Mangcu stressed that talking about blackness is not making a call for the return of apartheid identities. “We are not bringing back apartheid identities. We are bringing what Biko said, and what Biko said actually undermined apartheid identities because he said ‘no, we are not coloured, we are not Indian, we are black people’; and he provided a political definition.”

In closing his introduction, Mangcu made an important observation, similar to that which features on the back cover of The Colour of Our Future: “Our identities are important, but our identities are not all that we are as human beings. We are not just black, or women or gay, or whatever. Those identities are important, but there’s obviously something that is much bigger than those identities and that is something that Biko is trying to achieve with his notion of a joint culture. He is not the first one to do so!”

Crain SoudienAt this point Soudien, who contributed the essay titled “Interogating transformation in South African higher education” to The Colour of Our Future, was integrated into the conversation.

“Let me say quite emphatically … that non-racialism is not dead. It’s really important to be clear about what non-racialism is. We come to think that non-racialism started in 1956, when the ANC adopted the freedom charter, but it’s actually older,” Soudien explained. He went on to say that the way in which the concept of race was constructed as early as the 17th century is so toxic that we, as a society, will never be able to recover from it. The idea that what you look like has a deep signification of what you are is so absurd, yet it is impossible to get away from, the academic explained.

Soudien made a call for the celebration of differences, for people to see that “the fact that I look different to you is a great thing”. However, he believes that we should stop turning race into a value, “which comes to count in the economy of culture”. He rejects the notion that looks, and most importantly skin colour, should dictate identity – much to Manqcu’s chagrin.

Hlonipa Mokoena

Mokoena offered a very different view at this point, describing the way we see race as a phantom limb which does not exist. She explained this concept, which she discusses at length in her contribution to Mangcu’s book on race:

“Race in South Africa is our phantom limb. We are aching for it precisely because it’s just not there. We look down, and we cannot see race but we ache for it. It’s a kind of internalised aching for the presence of race in our lives, in our workplace, in the way that we talk about each other.”

Mokoena believes that race and conversations about it are only important to academics and have become an intellectual debate rather than a lived experience. Mokeona went on to say: “Ordinary people, throughout the century, have always disregarded race. Ordinary people have got many more problems that do not obey racial identities.”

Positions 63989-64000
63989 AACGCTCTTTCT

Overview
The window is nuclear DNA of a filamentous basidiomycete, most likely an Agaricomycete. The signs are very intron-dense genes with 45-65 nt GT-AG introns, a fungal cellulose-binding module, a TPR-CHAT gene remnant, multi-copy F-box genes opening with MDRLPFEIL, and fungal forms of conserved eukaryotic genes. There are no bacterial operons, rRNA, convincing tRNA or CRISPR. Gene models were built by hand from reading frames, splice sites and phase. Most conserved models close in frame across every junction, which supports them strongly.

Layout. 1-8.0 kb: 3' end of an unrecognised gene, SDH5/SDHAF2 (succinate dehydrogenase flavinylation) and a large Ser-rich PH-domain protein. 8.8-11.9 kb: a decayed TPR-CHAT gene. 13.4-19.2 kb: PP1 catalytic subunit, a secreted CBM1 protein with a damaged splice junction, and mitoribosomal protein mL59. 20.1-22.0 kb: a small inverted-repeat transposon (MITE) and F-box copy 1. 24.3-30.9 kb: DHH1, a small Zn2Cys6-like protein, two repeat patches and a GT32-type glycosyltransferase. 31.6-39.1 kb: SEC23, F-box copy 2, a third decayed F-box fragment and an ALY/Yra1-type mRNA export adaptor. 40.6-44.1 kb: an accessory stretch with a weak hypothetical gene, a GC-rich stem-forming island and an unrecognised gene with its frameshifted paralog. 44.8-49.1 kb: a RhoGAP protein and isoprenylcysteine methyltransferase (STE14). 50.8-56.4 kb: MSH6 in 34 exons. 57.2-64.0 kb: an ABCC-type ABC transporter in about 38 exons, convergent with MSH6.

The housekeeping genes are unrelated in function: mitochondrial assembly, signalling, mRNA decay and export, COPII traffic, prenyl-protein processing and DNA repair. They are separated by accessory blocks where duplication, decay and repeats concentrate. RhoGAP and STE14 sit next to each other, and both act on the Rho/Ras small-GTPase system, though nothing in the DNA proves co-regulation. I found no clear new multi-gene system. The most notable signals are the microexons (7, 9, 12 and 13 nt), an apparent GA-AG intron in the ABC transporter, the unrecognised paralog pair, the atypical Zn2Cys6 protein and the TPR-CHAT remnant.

Unsurprisingly this controversial, albeit fresh, take on race in a country as racialised as ours did not sit well with everyone. What followed on from the introductions to the three contrasting views on race in a post-apartheid South Africa was a fascinating, passionate debate that ultimately deserved more than just the one hour allocated to it.

For a better understanding of what the three academics were trying to get across, and more of Jamal’s contribution, listen to a recording of the conversation:


Helené Prinsloo brought the conversation to us live from The Fugard Theatre, using the hashtag #OBF2015:



The Colour of Our Future: Does race matter in post-apartheid South Africa? – edited by Mangcu with contributions by the likes of Soudien, Mokoena, Joel Netshitenzhe, Lawrence Blum, Mark Swilling, Nina G Jablonski, Steven Friedman, Suren Pillay, and Vusi Gumede – aims to shed light on the complexity of our racial identities and the overarching things that influence it.


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2015 Open Book Festival: And That’s a Wrap

Antjie Krog and Mathews Phosa


The Chameleon HouseWe Are All Completely Beside OurselvesThe Alphabet of BirdsInvisible OthersChants of FreedomNever Tickle a Tiger
The House That Jack BuiltForeign Gods, Inc.This One TimeDub Steps

Sunday was the final day of the 2015 Open Book Festival, but the intrepid Books LIVE team kept its foot on the pedal to bring you the events as they happened.

In Limited Space, Melissa de Villiers, Karen Joy Fowler and SJ Naudé discussed character development in short fiction with Karina Szczurek. Helené Prinsloo listened in:



Mathews Phosa read from and discussed his new collection, Chants of Freedom, with Antjie Krog. Annetjie van Wynegaard was on the spot:



Erin Devenish was at Pop the Culture: Comics as a Platform and Springboard to Animation!, where Marc Boutavant, Richard Morgan-Grenville (Strika) and Su Opperman chatted to Wendy Spinks:



In So Hot Right Now, Terry Morris talked fictional trends with Jakob Melander, Okey Ndibe and Alex van Tonder. Erin Devenish was all ears:



Helené Prinsloo was at Hand Me the Mic, where Emile YX, Andrew Miller and Shameema Williams spoke to Adrian van Wyk about the connections between Hip Hop and spoken word:



* * * * *

The festival was covered by Books LIVE editor Jennifer Malec (@projectjennifer), deputy editor Helené Prinsloo (@helenayp), assistant editors Erin Devenish (@ErinDevenish811) and Annetjie van Wynegaard (@Annetjievw).

Have a look at our Facebook page ( and our Twitter profile (@BooksLIVESA) for more information and pictures!